Now, as the second year of enrollment (and re-enrollment) has concluded, many of us are concerned about the likelihood of rate hikes and changes in coverage. The Obama administration continues to tout the fact that enrollment numbers remain high and that there have been no substantial increases in premiums. However, this is not necessarily the case. Many exchange insurers have cleverly disguised rate hikes through changes in other aspects of the plans. While some advertise that there are absolutely no significant premium increases, customers who shopped carefully on the exchange site were able to find higher prices for Emergency Room visits, and higher charges for non generic drugs. For some plans this means that rather than pay a $250 co-pay for an Emergency Room visit, the customer must pay up to the yearly deductible for the same ER visit before the co-pay rules go into affect. For many, this may be a non-starter. ER visits can be very expensive and can amount to thousands of dollars in just a few hours. Many patients will find themselves having to pay a 3-6 thousand dollar deductible early in the insured year before any of the benefits begin to contribute to reduce individual out of pocket costs. In some plans, the co-payment for a routine physician visit will go down by an average of 20 dollars and many generic drugs will be covered for free. However, specialty visit co-pays will increase and the prices for specialty medications will increase by 40-50%

In an effort to promote re-enrollment in 2015, the government implemented an automatic re-enrollment system. However, this has left many patients with increasing out of pocket costs due to the fact that multiple changes have been made—such as those described above. Many patients were unaware of the need to shop around for re enrollment and are now increasingly unhappy with their plans. Ultimately the ACA and its supporters in Washington have placed statistics and politics ahead of the patient. While the delivery of quality care to the patients who need it SHOULD be the goal, it appears that politics remains the top priority. Increasing out of pocket costs and higher deductibles—many requiring payment in the first half of the year—are having the opposite affect. One of the central tenets of the ACA is to focus on prevention through promoting regular access to primary care physicians for prevention of chronic disease and its complications.   However, rather than promoting and environment where patients are engaged and actively seek preventative care, many are using the insurance simply as a “disaster plan” simply due to the overwhelming costs. While out of pocket limits and guaranteed care consume the healthcare reform talking points of the Obama administration, the reality is that the way in which the ACA is structured and implemented has actually increased personal financial burden for many.

What Can Patients Do?

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Unfortunately, much of the burden of navigating the new healthcare landscape falls to the patient. The Law itself remains a moving target—with changes certain on the horizon. We must remember that insurers are for profit entities and will ultimately find a way to make a profit—often at the taxpayer and patient expense. While many have been encouraged by the Obama administration to continue to offer affordable premiums, most have found other ways to improve their revenue streams. Whether it is thru juggling co-payments and charges, shifting cost, denying procedure approval or limiting choice, all of these changes will–in the end—negatively impact patients. As a healthcare provider, my job is to educate patients about behaviors that may improve their overall health. Now with the implementation of the Affordable Care Act, this responsibility now extends to helping my patients manage their insurance choices. While this is not necessarily a traditional role of a physician, it is important that we make sure that our patients continue to have access to the care they need—without incurring a life altering expense.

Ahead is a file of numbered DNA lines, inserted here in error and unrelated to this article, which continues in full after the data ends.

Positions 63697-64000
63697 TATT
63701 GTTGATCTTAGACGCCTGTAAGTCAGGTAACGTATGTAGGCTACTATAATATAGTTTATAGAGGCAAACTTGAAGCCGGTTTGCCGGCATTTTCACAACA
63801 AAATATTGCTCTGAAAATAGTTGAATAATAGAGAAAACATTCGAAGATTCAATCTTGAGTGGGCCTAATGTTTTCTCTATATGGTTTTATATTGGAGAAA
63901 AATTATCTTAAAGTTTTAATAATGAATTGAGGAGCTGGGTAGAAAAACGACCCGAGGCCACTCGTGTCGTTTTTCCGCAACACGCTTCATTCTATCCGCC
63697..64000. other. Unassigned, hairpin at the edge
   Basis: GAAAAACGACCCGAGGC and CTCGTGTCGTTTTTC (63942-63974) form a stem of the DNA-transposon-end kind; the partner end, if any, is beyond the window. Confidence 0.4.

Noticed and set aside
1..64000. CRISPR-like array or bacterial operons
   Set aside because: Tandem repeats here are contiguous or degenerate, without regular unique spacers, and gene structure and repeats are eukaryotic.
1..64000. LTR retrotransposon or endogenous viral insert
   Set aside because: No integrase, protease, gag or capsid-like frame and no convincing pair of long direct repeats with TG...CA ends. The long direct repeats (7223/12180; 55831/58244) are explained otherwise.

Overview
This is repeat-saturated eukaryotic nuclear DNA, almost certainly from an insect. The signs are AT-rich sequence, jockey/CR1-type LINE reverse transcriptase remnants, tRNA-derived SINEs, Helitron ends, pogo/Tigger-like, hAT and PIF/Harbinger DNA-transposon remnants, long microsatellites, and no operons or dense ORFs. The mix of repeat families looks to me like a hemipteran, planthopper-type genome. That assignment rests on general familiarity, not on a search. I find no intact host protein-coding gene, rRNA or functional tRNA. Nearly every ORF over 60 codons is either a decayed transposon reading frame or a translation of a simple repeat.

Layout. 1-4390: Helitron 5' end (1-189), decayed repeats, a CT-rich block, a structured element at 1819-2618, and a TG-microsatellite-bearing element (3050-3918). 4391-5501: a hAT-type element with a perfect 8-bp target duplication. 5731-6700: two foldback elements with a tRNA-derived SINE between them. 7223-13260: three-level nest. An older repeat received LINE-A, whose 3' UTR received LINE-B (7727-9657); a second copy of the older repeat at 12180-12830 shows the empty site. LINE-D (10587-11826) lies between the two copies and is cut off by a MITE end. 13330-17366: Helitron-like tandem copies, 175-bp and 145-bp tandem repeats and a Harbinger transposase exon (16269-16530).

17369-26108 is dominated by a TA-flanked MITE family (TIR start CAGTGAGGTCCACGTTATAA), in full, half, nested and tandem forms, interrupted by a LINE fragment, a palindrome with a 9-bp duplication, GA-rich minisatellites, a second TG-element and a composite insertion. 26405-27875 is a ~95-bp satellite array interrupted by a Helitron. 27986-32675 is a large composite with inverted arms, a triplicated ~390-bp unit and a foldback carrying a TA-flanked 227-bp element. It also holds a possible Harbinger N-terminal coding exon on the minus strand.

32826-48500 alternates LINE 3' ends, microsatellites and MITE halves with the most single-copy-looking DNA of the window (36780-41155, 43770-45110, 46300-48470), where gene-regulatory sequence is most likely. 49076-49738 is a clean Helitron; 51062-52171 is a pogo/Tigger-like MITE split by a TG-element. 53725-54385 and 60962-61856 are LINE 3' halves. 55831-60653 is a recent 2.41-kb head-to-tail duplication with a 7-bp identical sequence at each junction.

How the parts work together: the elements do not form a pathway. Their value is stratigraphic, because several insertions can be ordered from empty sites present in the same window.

There are a few things that I think that patients can do to actively advocate for themselves and others:

  1. Stay Informed: Make sure that you ask questions of your insurer—are their changes to my coverage? How are out of pocket expenses handled? Can I see my doctor and my specialist when I want or need to without incurring a penalty or increased cost?
  2. Shop Around: Just because you have had coverage with a particular company in the past does not mean that you have to remain locked in with them. Make sure you explore all of the options that are available to you through the exchanges. Carefully question insurance company representatives so that you completely understand policies BEFORE you agree to a contract
  3. Demand Transparency: If you are unable to get a clear answer from an insurer about costs and coverage BEFORE you sign up, it is very unlikely that you will get a clear answer once you are a customer. Once you are a customer, make sure that you have a clear idea of the costs involved prior to scheduling a procedure or test. A recent survey sponsored by the Robert Wood Johnson foundation found that nearly 56% of Americans get out of pocket cost information before accessing healthcare services.

As with most things that have occurred with the Affordable Care Act, it is the patient who ultimately suffers. Insurers continue to profit, as do drug makers and hospital systems and administrators. Physicians have seen reimbursement cut to levels that have forced integration with large hospital systems. Most tragically, however, patients tend to be caught in the middle and have seen their healthcare suffer. Surveys indicate that patients are now inquiring as to cost prior to office visits, tests and procedures. Many find that they must put off necessary preventative activities and even more opt not to have needed tests and therapeutic procedures due to cost. It is clear that the ACA has missed its mark. While insuring large numbers of Americans is a noble goal, this insurance must also provide value rather than meaningless statistics to be utilized at a White House press briefing. As my research mentors at Duke University taught me during my training–with any data analysis, it remains that garbage will equal garbage out. WE must find a better way to provide affordable care to our patients. For now, insurers, hospital systems and politicians are using patients as nothing more than a “Profit Center”. As reenrollment continues through this year and the next we must make sure that our patients are armed with the old adage—“Buyer Beware”